Wednesday, April 25, 2007

Status and Nukes

Our class discussion today introduced an additional possible motivation behind North Korea's nuclear program beyond those suggested in the readings: the desire for status. Korea pursuing nukes for status's sake does not bode well for any sort of resolution to the nuclear standoff in the near future.

If the nuclear program is driven primarily by defense/security considerations, it means that conceivably, if you eliminate the security threats and build trust between the once hostile parties, then you can eliminate the need for nukes. If the U.S. convinces the North that it poses no threat (indeed a tall order), then Pyongyang should no longer feel the need to continue its nuclear weapons program.

Similarly, if the nuclear program is intended to serve as a political card (nuclear blackmail), then regular engagement contingent upon mutual cooperation and concession could eventually eliminate the need to rely on that card to gain concessions. In the case of North Korea, I think this would also require some serious confidence building over a prolonged period of time (Pyongyang and Washington have been hostile for more than 50 years). The forum of the 6 Party Talks could provide a valuable socialization mechanism in this regard...nothing like a talk shop to highlight the utility of negotiation...unless things continue the way they're going...nowhwere...(sigh) I think I'm digging myself a hole here.

To back this up, Platkovskiy (it's easier to type than say) suggests that NK only resorted to such measures in the first place b/c of domestic and international turmoil in the late 1980s/early 1990s. It was successful so they stuck with it, but it would not be Pyongyang's only way of interacting with the international system. If you eliminate the prospect of political instability through engagement and demonstrate the potential success of sincere dialogue, I think you can remove the impetus for relying on nuclear blackmail. (Granted, at this point, it would be hard to distinguish NK's genuine diplomacy from nuclear blackmail).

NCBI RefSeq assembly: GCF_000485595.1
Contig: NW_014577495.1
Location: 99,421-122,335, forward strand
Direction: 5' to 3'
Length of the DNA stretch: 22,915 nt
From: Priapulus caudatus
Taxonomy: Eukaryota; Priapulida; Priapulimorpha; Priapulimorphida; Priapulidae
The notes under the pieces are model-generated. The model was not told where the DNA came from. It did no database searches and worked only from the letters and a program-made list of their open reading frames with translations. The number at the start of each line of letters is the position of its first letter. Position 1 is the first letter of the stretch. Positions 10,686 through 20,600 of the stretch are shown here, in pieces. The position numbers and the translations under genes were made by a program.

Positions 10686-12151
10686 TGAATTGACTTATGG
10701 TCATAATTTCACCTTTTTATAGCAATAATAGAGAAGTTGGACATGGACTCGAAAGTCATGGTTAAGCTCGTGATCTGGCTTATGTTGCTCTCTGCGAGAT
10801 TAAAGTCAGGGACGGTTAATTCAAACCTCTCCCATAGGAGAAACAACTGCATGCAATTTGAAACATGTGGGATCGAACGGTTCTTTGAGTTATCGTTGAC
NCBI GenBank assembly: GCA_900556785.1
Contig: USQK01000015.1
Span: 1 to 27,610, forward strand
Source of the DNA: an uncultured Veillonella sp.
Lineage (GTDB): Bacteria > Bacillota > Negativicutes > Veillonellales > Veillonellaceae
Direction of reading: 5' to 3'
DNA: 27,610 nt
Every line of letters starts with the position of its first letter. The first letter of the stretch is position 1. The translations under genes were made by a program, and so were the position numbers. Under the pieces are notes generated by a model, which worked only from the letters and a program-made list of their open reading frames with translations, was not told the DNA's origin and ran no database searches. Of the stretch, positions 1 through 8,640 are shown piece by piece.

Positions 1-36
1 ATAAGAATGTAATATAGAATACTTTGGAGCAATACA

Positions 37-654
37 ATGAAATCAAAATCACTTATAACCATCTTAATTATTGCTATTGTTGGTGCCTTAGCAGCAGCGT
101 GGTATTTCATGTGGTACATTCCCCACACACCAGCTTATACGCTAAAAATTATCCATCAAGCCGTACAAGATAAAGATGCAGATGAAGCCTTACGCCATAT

Certainly, these two possible drivers of the nuclear program are not mutually exclusive and there is indeed some overlap.

If achieving status is the ultimate driver of the program however, then I think that poses a considerably greater challenge and offers a more grim prognosis for the future. Status is inextricably linked to self-image and all of the other factors that comprise it. For the North's sake, it has little else going for it besides its mighty military, thus one of the utmost status symbols for a militaristic country is a nuclear bomb. It is hard to prevent an actor from following a path that makes it feel confident and good about itself. To deter Pyongyang from pursuing nuclear weapons would entail an entire overhaul of the national culture, suggesting a dramatic political and economic change of course.

For the short term, this seems far less likely than the already not-so-likely options of engagement and trust-building. Furthermore, it presents a likely incentive for the North to continue to employ nuclear blackmail as a strategy of international relations. Ultimately, I think the perceived strategic necessity, the political utility, and the ego-boosting capacity of a nuclear weapons program all drive Pyongyang's pursuit of the bomb.

Like any good idealist though, I think that the North Korean issue is solvable, despite these tremendous obstacles. (Sorry, I realize this is one of those arguments where the conclusion has no correlation to what came before it; I just need to believe that engagement will go somewhere). All parties involved in the 6 Party Talks have a vested interest in deterring and preventing the use, sale, or proliferation of nukes in the region. I think even China and Japan hold that in common. Certainly, U.S. influence remains significant enough to deter any escalation or nuclear arms race.

By a sustained effort from multiple sources to induce reforms in the North, reforming the culture up there from a militaristic one to a modernistic one is possible for the long-term, particularly with the elimination of threat perceptions and the building of trust (East Asian states specialize in CBMs after all). Short-term solutions are not tenable. Engagement remains the most effective policy, and the only policy capable of bringing about a long-term resolution to the issue...a missile defense system would also help. haha.

And the peninsula will radiate with peace and love.

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